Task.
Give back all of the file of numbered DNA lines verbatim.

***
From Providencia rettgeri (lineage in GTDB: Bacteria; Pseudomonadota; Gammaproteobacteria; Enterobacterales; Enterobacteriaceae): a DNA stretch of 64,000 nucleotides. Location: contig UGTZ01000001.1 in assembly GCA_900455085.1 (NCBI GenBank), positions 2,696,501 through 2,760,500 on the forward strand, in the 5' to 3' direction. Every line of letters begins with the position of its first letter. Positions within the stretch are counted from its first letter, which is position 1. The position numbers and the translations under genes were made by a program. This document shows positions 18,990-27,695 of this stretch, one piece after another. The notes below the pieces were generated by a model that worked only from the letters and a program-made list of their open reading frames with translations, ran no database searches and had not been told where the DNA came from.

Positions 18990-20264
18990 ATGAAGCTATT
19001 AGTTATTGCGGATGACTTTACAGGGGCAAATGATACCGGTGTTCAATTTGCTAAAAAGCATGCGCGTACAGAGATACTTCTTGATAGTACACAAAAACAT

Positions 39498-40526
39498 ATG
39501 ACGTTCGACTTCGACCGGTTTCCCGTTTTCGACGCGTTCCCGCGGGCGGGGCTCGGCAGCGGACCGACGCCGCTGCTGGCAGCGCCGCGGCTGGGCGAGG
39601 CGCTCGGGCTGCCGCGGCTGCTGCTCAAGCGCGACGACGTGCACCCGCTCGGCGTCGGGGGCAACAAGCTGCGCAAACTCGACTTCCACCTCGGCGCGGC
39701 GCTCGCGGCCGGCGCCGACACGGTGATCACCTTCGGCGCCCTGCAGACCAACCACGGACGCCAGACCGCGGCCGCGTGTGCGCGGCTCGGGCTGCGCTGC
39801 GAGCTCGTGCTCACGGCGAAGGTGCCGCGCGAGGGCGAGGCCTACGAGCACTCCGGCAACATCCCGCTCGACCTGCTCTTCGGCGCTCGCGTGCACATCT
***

From Providencia rettgeri (lineage in GTDB: Bacteria; Pseudomonadota; Gammaproteobacteria; Enterobacterales; Enterobacteriaceae): a DNA stretch of 64,000 nucleotides. Location: contig UGTZ01000001.1 in assembly GCA_900455085.1 (NCBI GenBank), positions 2,696,501 through 2,760,500 on the forward strand, in the 5' to 3' direction. Every line of letters begins with the position of its first letter. Positions within the stretch are counted from its first letter, which is position 1. The position numbers and the translations under genes were made by a program. This document shows positions 18,990-27,695 of this stretch, one piece after another. The notes below the pieces were generated by a model that worked only from the letters and a program-made list of their open reading frames with translations, ran no database searches and had not been told where the DNA came from.

Positions 18990-20264
18990 ATGAAGCTATT
19001 AGTTATTGCGGATGACTTTACAGGGGCAAATGATACCGGTGTTCAATTTGCTAAAAAGCATGCGCGTACAGAGATACTTCTTGATAGTACACAAAAACAT

Positions 39498-40526
39498 ATG
39501 ACGTTCGACTTCGACCGGTTTCCCGTTTTCGACGCGTTCCCGCGGGCGGGGCTCGGCAGCGGACCGACGCCGCTGCTGGCAGCGCCGCGGCTGGGCGAGG
39601 CGCTCGGGCTGCCGCGGCTGCTGCTCAAGCGCGACGACGTGCACCCGCTCGGCGTCGGGGGCAACAAGCTGCGCAAACTCGACTTCCACCTCGGCGCGGC
39701 GCTCGCGGCCGGCGCCGACACGGTGATCACCTTCGGCGCCCTGCAGACCAACCACGGACGCCAGACCGCGGCCGCGTGTGCGCGGCTCGGGCTGCGCTGC
39801 GAGCTCGTGCTCACGGCGAAGGTGCCGCGCGAGGGCGAGGCCTACGAGCACTCCGGCAACATCCCGCTCGACCTGCTCTTCGGCGCTCGCGTGCACATCT